UCSD cognitive scientist Jeffrey Elman honored for his contributions

May 23, 2002

Renowned cognitive scientist Jeffrey Elman, Associate Dean of Social Sciences and a professor in the UCSD Department of Cognitive Science, has been selected as one of five inaugural fellows by the Cognitive Science Society.

The Cognitive Science Society brings researchers from various fields together for a common goal: understanding the nature of the human mind. Elman was selected as one of only five eminent scientists who have made outstanding contributions to cognitive science throughout their careers. As a new fellow of the Cognitive Science Society, Elman will work with a committee to help select the next ten fellows.

Elman was also a recent recipient of an honorary degree from New Bulgarian University. New Bulgarian University elected Elman as Doctor Honoris Causa and lauded him for his contribution to the development of the neural networks approach. He was also honored for the breakthroughs he has made towards a deeper understanding of learning, development and language.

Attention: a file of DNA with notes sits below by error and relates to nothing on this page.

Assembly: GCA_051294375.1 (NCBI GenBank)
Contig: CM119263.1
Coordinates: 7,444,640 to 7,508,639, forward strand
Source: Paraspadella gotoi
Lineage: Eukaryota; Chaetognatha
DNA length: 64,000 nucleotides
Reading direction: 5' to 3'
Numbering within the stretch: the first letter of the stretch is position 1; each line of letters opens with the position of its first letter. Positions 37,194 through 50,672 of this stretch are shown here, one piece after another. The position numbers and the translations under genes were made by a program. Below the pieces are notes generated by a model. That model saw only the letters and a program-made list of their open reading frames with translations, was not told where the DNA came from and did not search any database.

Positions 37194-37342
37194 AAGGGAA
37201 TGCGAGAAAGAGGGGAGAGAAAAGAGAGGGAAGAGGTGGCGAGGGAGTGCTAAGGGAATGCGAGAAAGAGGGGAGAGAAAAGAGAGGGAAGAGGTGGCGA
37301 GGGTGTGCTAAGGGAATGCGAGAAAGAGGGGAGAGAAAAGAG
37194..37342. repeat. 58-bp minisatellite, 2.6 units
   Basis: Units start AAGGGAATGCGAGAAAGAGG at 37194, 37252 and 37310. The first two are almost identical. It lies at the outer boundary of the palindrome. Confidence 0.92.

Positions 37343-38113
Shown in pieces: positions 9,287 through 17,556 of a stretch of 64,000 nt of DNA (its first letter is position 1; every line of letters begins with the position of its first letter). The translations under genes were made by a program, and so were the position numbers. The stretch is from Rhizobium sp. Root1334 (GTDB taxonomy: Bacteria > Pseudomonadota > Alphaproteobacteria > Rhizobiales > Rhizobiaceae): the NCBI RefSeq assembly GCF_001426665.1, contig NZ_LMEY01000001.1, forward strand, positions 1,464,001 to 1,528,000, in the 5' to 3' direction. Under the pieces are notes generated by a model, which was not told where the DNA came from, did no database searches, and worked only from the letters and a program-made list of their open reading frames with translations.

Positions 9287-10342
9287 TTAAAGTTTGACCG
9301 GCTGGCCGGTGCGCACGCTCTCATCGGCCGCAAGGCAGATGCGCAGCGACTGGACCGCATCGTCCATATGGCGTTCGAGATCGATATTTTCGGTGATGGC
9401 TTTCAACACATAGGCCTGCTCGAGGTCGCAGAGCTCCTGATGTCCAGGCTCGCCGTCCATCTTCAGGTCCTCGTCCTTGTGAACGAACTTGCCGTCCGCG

Elman's work, including the TRACE model and his Simple Recurrent Network architecture, have made significant contributions to the field of cognitive science. His recent book, Rethinking Innateness: A Connectionist Perspective on Development (with Bates, Johnson, Karmiloff-Smith, Parisi, Plunkett, 1996), introduces a new theoretical framework for understanding the nature/nurture debate. Currently, Elman's research focus is on language processing, development, and computational models of cognition.

Elman joined the UCSD Linguistics Department in 1977 after receiving his Ph.D. from University of Austin at Texas. In 1986, Elman helped found the cognitive science department, where he served as chair from 1994 to 1998. Earlier this year, Elman was named Associate Dean the Division of Social Sciences at UCSD.
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University of California - San Diego

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